Change points of global temperature: Cahill, Rahmstorf and Parnell
If you're a fan of realclimate.org (the benchmark of world best practice in climate blogs), then you might remember the change point analysis written up there last December, by Stefan Rahmstorf. The article was called "Recent global warming trends: significant or paused or what?" This new work looks to be on the same topic written as a peer-reviewed paper in IOP Science: "Change points of global temperature". It's open access so you can read it at your leisure.
Wednesday, August 5, 2015
Arguably, one good explanation for why people reject climate science is that it scares them. Today Anthony Watts, who runs the climate conspiracy blog WUWT, said he was scared by air-conditioners, and Oklahoma City. He also said he was scared of rising seas. He often rejects the fact that seas will rise as ice melts.
I'd say that being scared is probably one of the main reasons for deniers denying. It fits with the research on the conservative brain. It's been shown already that free market ideology is a predictor of climate science denial. Pair this with the research on the conservative brain and it is apparent that emotions are more likely to get in the way of reason for people who are politically conservative than for others. In particular, fear rather than reason is probably what drives a lot of people to reject climate science.
The Aliens are Coming. Christopher Monckton knows who "They" are, but won't give any details. All I can glean from his WUWT article is that "They" are (Extra) Terrestrial Tamperers and Dictators who are about to strike and take over the world, grabbing Supreme Global Power. Today on his second favourite conspiracy blog (after Infowars), Christopher Monckton, the potty peer of Brenchley, wrote:
I expect that we’ll hear a great deal less about climate change once the world government is safely installed. As the divergence between prediction and reality continues to widen, the new dictators will not want anyone to be reminded of the great lie by which they took supreme and – for the first time – global power.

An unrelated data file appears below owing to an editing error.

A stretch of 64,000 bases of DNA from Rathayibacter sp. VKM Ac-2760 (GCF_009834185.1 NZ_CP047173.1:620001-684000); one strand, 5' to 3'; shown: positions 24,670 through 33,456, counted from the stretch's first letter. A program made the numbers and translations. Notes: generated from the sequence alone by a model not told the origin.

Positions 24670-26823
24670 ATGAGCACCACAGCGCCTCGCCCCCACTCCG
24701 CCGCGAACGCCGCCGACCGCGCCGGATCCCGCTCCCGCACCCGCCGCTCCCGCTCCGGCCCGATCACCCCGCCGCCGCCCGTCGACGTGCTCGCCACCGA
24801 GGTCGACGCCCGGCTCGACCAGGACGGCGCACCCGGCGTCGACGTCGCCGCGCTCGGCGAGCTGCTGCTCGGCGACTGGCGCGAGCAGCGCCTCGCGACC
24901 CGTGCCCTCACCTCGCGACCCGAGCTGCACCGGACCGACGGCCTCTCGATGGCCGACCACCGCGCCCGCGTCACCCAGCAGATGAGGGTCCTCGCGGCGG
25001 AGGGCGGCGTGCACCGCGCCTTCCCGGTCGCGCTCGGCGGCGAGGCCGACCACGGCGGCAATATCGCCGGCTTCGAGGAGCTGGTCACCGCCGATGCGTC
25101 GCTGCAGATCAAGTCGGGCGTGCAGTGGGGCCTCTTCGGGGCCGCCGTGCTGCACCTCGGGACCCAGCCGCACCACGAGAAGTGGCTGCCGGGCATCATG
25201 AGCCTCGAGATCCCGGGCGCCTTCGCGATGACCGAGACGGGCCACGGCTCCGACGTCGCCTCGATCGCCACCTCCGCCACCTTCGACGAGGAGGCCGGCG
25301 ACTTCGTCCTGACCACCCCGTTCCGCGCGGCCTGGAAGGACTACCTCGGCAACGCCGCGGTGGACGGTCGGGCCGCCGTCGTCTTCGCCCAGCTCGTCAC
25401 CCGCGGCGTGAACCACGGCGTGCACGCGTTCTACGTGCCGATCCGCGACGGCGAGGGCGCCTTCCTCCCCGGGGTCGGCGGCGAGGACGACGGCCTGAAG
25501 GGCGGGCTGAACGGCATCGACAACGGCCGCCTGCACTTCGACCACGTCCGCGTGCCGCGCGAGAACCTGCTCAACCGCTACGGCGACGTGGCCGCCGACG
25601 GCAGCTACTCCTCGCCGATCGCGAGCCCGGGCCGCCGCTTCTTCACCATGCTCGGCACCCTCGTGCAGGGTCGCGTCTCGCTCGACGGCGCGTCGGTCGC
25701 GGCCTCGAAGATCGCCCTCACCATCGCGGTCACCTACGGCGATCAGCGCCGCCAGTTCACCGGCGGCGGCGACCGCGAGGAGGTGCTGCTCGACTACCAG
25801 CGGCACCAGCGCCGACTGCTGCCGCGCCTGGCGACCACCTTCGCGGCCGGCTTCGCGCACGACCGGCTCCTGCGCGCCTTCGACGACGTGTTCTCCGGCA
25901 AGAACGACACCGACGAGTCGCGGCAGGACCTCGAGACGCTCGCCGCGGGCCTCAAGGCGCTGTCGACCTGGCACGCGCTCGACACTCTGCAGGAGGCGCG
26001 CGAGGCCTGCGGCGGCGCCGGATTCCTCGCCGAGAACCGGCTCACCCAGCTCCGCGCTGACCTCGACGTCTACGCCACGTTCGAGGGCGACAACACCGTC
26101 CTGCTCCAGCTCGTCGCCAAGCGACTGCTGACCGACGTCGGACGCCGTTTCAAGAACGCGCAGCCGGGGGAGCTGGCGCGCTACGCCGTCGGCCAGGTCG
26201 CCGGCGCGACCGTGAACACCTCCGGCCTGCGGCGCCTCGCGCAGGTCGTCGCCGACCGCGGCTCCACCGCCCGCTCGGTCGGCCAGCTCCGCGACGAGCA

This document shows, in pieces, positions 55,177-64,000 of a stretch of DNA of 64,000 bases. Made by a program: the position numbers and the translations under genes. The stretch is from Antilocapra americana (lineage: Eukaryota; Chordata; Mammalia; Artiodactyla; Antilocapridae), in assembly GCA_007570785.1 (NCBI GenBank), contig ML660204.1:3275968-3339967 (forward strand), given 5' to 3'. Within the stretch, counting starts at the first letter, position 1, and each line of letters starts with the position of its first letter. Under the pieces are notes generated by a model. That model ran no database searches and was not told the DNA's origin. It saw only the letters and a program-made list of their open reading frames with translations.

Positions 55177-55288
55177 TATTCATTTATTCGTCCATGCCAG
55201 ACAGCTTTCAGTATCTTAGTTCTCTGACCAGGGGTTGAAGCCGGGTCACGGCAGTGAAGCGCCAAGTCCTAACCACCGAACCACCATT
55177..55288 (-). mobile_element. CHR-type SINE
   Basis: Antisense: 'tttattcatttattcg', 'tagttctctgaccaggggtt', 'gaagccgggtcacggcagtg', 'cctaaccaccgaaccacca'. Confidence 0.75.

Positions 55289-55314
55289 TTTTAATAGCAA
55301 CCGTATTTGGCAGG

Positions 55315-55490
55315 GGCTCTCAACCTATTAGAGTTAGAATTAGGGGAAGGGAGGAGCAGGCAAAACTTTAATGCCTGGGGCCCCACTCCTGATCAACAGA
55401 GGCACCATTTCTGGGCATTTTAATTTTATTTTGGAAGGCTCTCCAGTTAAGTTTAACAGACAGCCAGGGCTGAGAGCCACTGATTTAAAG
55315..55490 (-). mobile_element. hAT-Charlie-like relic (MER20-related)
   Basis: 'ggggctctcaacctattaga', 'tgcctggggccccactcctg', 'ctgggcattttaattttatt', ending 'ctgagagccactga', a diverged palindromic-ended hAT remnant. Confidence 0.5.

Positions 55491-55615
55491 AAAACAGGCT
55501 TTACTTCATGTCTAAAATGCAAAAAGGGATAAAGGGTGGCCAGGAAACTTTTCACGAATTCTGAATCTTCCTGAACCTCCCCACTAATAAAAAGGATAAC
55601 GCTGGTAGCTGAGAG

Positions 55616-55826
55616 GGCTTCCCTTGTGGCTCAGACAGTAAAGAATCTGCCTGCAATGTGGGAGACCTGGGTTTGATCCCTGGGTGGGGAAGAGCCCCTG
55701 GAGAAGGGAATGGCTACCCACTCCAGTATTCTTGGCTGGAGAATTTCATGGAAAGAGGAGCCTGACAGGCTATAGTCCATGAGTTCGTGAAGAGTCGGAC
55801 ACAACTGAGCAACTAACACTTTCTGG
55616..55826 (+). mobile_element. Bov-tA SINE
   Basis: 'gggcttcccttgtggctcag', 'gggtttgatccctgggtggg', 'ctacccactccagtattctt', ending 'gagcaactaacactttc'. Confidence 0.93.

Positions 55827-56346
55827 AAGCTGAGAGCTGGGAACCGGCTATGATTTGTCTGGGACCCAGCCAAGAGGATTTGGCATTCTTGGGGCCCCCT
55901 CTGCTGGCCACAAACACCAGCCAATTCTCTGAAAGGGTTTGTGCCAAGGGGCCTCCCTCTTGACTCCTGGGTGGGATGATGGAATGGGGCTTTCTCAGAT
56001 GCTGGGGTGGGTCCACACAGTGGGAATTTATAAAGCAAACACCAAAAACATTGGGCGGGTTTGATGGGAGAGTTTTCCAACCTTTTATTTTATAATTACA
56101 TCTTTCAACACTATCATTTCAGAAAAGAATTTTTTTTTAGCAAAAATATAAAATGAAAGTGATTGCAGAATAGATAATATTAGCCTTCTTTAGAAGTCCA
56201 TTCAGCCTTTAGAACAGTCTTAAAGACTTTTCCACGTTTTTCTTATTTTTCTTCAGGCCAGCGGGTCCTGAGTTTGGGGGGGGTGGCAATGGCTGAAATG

Anthony Watts is probably on the phone now to his favourite Doctors for Disaster Preparedness, getting tips, and stocking up on lentils and rice.
Tuesday, August 4, 2015
A new paper has been published in the Journal of Glaciology, by a big team of 39 researchers from more than 30 countries. It's from the the World Glacier Monitoring Service, which has been compiling worldwide data on glacier changes for more than 120 years. The title of the paper says it all:
The paper is open access, so anyone can read it. Some, like Anthony Watts don't bother. He's too busy complaining, with his usual "claim" dogwhistle:
Claim: Glaciers melt faster than everSeriously? Does Anthony Watts think that glaciers won't melt faster than ever as the world heats up faster than ever? True. He doesn't. He's often indicated that he doesn't believe that ice melts when it gets warm enough.
From the UNIVERSITY OF ZURICH and the “lets ignore some of these other growing glaciers” department
I notice that Anthony Watts has posted an article (archived here) that disputes his surface station project paper, Fall et al (2011). To be more accurate, Rud Istvan seems to be misrepresenting Anthony's paper - by cherry-picking the bits he likes and ignoring the bits he doesn't. Then Rud gets some facts wrong while apparently trying to "prove" that the global surface temperature hasn't risen this much: